Magazine article USA TODAY

Erase Problems While You Still Are Able to. (Debt)

Magazine article USA TODAY

Erase Problems While You Still Are Able to. (Debt)

Article excerpt

With the economy slowing, now is the time to lower excessive household debt. Families currently in decent financial shape may find themselves in a serious state in the event that jobs disappear or other hardships occur. Some economists have said this high personal debt could be the economy's "Achilles' heel" as it softens. Although most debt problems are occurring among households with incomes below $50,000, according to the Federal Reserve, higher-income ones aren't immune.

Reducing debt isn't fun, nor is it always easy. Nevertheless, it is better to cut it now before a soft economy possibly reduces your income with which to pay the debt. The first step is to review your finances to see if you are vulnerable to debt problems. Most certified financial planners recommend that no more than 10-15% of take-home pay go to nonmortgage debt. That is debt paid to student, car, and/or personal loans, credit cards, etc. As a rough rule of thumb, many planners recommend that people aggressively target any debt whose interest rate runs 10% or more.

A note of caution here. Many people have refinanced their home mortgage or have taken out second mortgages, and more families may refinance as interest rates drop. The potential danger with this is that they often roll piled-up credit card debts, car payments, or other nonmortgage purchases into the refinancing--in short, they "mask" their nonmortgage debts inside their mortgage.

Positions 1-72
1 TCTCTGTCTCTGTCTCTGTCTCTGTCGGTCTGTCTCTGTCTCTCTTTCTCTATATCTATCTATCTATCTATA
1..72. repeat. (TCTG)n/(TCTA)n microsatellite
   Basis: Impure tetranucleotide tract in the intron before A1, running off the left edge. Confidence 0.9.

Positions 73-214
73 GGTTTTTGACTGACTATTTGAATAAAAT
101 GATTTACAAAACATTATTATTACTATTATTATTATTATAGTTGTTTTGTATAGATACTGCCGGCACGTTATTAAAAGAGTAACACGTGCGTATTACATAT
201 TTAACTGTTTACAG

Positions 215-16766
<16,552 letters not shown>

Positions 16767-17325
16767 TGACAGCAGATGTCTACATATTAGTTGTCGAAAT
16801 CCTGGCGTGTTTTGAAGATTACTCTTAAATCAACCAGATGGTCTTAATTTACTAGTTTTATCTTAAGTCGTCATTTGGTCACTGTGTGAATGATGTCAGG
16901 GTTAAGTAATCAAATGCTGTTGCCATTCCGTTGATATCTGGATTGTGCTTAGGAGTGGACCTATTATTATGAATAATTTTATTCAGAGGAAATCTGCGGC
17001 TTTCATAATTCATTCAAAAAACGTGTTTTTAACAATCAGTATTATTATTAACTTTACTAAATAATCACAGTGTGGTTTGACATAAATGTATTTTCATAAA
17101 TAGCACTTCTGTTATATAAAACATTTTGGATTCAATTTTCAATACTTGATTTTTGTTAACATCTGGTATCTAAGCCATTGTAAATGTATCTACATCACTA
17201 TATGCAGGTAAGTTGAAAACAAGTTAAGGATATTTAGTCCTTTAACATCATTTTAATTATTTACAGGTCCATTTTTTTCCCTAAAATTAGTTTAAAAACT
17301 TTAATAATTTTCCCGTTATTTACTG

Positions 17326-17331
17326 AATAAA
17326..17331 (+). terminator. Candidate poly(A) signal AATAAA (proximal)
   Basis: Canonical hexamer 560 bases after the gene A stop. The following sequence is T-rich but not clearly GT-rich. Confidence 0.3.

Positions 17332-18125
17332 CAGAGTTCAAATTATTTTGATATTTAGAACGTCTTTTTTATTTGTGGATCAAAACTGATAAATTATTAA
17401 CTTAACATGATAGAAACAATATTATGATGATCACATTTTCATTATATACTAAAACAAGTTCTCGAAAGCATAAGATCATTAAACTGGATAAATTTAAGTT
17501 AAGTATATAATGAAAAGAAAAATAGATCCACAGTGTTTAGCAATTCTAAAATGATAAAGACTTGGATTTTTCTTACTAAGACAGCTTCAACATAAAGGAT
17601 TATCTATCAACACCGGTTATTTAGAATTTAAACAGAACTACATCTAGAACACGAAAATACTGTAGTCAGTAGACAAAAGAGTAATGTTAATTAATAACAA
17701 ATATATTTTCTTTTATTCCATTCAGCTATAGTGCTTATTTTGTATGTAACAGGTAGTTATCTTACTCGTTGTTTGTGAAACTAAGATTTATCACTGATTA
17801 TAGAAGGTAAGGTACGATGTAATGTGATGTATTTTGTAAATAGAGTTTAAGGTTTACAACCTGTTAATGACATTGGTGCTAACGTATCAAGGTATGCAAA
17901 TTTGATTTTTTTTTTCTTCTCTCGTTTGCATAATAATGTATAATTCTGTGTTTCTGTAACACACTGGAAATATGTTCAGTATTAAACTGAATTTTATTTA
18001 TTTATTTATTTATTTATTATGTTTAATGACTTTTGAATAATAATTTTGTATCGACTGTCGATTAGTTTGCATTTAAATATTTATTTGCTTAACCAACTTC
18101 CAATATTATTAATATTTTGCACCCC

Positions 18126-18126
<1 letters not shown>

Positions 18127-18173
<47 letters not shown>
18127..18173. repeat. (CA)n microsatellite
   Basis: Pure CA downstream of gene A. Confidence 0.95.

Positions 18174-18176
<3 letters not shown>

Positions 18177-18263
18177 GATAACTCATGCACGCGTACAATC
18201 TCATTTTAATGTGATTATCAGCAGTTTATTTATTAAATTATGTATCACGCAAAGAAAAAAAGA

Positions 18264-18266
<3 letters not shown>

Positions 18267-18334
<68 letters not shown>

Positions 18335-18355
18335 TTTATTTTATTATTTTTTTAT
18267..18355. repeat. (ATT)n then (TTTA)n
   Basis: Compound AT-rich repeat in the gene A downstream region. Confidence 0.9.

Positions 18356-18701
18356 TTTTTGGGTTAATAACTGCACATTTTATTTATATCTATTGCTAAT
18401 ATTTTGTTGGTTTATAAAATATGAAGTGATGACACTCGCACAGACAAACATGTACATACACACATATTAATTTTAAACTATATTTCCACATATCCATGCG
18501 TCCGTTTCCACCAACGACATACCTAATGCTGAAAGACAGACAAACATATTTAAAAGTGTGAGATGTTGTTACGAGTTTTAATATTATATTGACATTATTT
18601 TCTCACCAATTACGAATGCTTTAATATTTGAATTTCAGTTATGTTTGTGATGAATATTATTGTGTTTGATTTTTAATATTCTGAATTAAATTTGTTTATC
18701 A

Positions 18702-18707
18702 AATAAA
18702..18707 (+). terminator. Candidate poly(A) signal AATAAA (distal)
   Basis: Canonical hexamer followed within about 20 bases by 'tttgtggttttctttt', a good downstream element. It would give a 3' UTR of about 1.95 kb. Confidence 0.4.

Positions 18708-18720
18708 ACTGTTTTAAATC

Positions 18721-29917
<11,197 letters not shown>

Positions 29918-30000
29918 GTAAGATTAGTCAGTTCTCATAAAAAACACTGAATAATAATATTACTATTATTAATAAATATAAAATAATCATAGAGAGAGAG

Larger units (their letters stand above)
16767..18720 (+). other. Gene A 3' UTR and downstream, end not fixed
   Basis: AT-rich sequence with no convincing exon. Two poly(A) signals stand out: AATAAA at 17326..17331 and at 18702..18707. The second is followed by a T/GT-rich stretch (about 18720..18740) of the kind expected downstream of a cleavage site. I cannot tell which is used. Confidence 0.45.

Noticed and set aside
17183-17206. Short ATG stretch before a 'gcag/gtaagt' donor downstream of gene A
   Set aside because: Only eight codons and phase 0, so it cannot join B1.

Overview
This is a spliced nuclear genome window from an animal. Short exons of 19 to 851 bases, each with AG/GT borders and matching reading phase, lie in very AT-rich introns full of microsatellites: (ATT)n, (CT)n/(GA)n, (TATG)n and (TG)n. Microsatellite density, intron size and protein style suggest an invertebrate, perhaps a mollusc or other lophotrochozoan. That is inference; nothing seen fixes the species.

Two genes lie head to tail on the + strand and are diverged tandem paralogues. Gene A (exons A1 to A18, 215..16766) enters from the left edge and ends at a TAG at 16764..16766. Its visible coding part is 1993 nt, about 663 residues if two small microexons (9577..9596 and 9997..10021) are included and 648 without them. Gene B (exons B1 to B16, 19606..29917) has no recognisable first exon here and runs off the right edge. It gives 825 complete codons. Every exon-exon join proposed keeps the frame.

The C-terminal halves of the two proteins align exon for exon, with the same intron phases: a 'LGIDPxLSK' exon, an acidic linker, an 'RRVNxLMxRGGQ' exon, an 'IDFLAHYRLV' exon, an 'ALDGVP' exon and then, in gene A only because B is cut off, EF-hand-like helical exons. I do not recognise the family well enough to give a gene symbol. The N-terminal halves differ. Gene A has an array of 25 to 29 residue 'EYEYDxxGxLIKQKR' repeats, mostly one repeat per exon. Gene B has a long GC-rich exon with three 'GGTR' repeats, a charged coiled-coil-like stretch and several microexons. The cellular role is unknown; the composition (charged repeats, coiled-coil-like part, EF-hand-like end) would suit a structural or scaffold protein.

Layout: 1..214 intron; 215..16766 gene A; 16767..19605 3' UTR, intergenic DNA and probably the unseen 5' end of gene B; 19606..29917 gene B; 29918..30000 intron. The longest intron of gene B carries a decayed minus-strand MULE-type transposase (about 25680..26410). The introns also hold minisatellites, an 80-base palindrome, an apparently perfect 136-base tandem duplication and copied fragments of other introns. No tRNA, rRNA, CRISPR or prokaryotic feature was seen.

Assuming you have excessive debt you would like to reduce, what should you do? Here are several ideas from the Financial Planning Association, Denver, Colo.:

* Make a spending plan to document your income and expenses more precisely. Identify those monthly expenses you can eliminate or reduce in order to minimize the accumulation of additional debt and to free up funds to pay down existing debt. Delay buying a new car or new clothes, for example, or brown-bag lunch instead of eating out. …

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